AADOM Members |4 min read

Optimizing Your Patient Oral Hygiene List

Lilson Curl, Text: Real-world insights from AADOM authors.

I have gone to classes and seminars and have been instructed by the presenter to never call anyone on a patient hygiene list over eighteen months past due.

My philosophy is to take them off the patient hygiene list after ten years. I am a numbers girl! I have been told over the years that a dental office should have 2,000 active patients, so I run that report monthly.

If we fall below that number, then I have to think of ways to increase it and work to keep those numbers active.

The Texas Dental Association recommended that we close the office due to Covid back in March 2020.

I paid the staff an extra two weeks to finish cases and to call all 2,000 patients and do welfare checks. That let us know the current state of our patients and whether or not anyone was having dental issues before we shut down.

That also gave us time to prepare for closing and help the employees through steps on how to file for unemployment benefits.

I also went to the dental office daily to answer patient phone calls, talk to vendors, and check on insurance benefit payments.

How We Handle Patient Communication

Once the dental office was back up and running, we texted patients that were due for hygiene work through a vendor I found at an ADDOM conference called Podium.

They have two-way texting that works with our dental software and also is an easier path for our patients to leave Google reviews.

We found that texting for patient hygiene brings a much quicker response than calling since a lot of patients don’t answer their phones like they used to.

We have a system where we text patients without appointments three times during the month as reminders that they are due for a hygiene check. Then we start going back and texting patients from past months that also did not have an appointment.

We keep records of who we’ve texted and how often. It generally takes us about six months to text back through ten years of people. All the while, Podium keeps all the records of each text conversation.

If a patient has moved away and forgotten to call us, that is a good time to notify us so we can update our patient hygiene list. This is a great way to keep a current list at all times, so you can know the current state of your patient list.

The Hygiene Reactivation Process

During Covid closures, many patients moved away to work from home, and our patient hygiene list declined to 1300. This required some marketing to bring our numbers back to over 2,000 active patients.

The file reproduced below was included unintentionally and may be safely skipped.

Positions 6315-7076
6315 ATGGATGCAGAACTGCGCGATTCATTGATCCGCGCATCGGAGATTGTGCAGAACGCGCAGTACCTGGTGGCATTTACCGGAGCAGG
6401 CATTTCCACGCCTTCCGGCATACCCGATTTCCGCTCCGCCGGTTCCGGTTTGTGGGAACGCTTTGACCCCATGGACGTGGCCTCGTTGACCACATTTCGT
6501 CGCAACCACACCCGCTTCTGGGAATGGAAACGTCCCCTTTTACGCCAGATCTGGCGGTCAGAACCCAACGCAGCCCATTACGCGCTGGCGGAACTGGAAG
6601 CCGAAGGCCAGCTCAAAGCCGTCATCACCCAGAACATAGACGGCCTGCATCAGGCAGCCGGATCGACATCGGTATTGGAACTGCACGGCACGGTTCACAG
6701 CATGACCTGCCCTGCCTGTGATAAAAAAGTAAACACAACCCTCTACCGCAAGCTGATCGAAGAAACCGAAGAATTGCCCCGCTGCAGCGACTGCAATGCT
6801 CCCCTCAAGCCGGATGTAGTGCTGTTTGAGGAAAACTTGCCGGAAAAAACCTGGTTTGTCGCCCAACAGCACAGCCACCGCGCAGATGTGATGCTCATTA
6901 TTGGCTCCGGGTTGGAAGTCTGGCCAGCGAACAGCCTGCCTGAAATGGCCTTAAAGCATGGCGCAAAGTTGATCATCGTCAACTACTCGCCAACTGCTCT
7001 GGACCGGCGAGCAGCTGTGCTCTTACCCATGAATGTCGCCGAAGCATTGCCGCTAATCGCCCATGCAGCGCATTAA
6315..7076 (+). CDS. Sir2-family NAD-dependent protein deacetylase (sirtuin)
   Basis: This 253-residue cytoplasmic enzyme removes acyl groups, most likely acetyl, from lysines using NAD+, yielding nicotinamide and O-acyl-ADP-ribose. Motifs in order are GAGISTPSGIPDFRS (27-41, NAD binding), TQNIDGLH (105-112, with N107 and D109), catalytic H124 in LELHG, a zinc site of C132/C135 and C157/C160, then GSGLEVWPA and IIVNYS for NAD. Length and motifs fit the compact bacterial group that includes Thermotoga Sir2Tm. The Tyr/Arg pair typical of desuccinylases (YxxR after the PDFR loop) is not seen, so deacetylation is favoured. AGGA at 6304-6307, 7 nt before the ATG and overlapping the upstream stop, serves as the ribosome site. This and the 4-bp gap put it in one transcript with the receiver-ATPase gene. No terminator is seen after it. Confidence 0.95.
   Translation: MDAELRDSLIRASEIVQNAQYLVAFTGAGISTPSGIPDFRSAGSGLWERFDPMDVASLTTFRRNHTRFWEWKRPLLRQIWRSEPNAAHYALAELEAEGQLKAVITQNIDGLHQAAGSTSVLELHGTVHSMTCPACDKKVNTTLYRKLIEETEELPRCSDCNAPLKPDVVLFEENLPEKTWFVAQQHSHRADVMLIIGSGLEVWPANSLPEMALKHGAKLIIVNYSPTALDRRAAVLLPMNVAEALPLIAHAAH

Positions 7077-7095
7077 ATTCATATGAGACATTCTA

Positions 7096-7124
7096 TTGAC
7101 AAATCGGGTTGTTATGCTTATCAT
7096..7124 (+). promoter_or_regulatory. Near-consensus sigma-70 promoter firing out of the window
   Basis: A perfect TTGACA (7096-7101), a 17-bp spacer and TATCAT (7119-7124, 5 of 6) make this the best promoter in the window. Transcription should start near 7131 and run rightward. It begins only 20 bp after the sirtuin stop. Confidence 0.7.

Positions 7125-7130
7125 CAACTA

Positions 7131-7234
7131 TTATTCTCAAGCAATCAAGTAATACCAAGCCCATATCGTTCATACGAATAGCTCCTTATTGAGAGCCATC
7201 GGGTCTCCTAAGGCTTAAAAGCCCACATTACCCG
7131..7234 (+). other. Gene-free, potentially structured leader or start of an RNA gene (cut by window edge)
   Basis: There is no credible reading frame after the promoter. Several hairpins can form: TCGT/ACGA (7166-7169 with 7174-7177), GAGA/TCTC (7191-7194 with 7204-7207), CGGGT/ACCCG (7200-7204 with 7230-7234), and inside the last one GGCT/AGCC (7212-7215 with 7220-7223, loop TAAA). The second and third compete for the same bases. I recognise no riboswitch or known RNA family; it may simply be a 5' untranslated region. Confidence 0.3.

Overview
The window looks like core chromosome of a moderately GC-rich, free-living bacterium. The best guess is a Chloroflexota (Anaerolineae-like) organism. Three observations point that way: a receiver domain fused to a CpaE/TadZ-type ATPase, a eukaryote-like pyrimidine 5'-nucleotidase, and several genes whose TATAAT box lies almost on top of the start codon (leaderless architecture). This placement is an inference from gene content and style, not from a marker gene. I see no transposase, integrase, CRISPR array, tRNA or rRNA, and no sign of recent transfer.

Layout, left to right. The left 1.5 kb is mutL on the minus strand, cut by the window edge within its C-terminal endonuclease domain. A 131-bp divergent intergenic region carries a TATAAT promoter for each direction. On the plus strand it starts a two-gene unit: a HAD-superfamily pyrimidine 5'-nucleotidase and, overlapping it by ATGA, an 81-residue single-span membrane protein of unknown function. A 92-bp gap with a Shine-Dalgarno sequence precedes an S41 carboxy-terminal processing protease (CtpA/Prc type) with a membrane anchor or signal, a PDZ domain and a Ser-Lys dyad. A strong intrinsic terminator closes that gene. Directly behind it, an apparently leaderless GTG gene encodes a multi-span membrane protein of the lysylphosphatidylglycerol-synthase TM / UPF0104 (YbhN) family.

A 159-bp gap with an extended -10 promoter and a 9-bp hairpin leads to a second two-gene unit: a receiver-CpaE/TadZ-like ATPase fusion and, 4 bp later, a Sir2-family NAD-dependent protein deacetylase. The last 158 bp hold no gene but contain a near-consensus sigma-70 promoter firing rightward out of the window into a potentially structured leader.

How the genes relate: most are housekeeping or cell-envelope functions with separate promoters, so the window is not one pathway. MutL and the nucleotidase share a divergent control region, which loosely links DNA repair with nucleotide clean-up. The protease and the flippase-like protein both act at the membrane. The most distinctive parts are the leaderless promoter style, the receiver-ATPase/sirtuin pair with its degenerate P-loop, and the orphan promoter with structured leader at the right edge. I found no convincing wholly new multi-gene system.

Our dentist read that the average dental patient attends an office visit once every five years.

Patients who require extractions and denture replacement visit on average once every ten years.

Quite a few patients were unemployed and now have jobs again, so that can make a difference. Patients are always shocked to hear how long it has been since their last appointment.

We have quite a few healthcare workers as patients, and if they are exposed to Covid, they don’t tend to come into the dental office as often as needed.

Other patients and family members may have been exposed to Covid as well, so their usual schedules have been delayed.

We need to encourage them to get back into a routine since it’s in their best interests for their long-term health to do so.

I also send out emails to our patient list through our software, free of charge. I let them know about our holiday schedule and regular office hours.

We have picked up a lot of emergencies that way.

Keep in touch with your patients as much as possible. Let them know you are there for them. Remember, if you take care of them, they will take care of you!

Meet the Author

Lilson Curl in her white dress.

Lilson Curl, FAADOM has been a dental office manager since 2003.

She and her dentist husband (to who she has been proudly married for 35 years) own Advanced Premier Dental and Implant Dentistry in The Woodlands, TX. Lilson earned her BS in Marketing from the University of Houston, and her MBA in finance from St. Thomas University.

She holds nine Financial Securities licenses and has worked as an auditor in banking and investments.

Lilson is a lifetime AADOM member and was inducted as an AADOM Fellow in 2013.

She is currently pursuing her AADOM Mastership (MAADOM) and plans to be inducted into the 2022 class in September.

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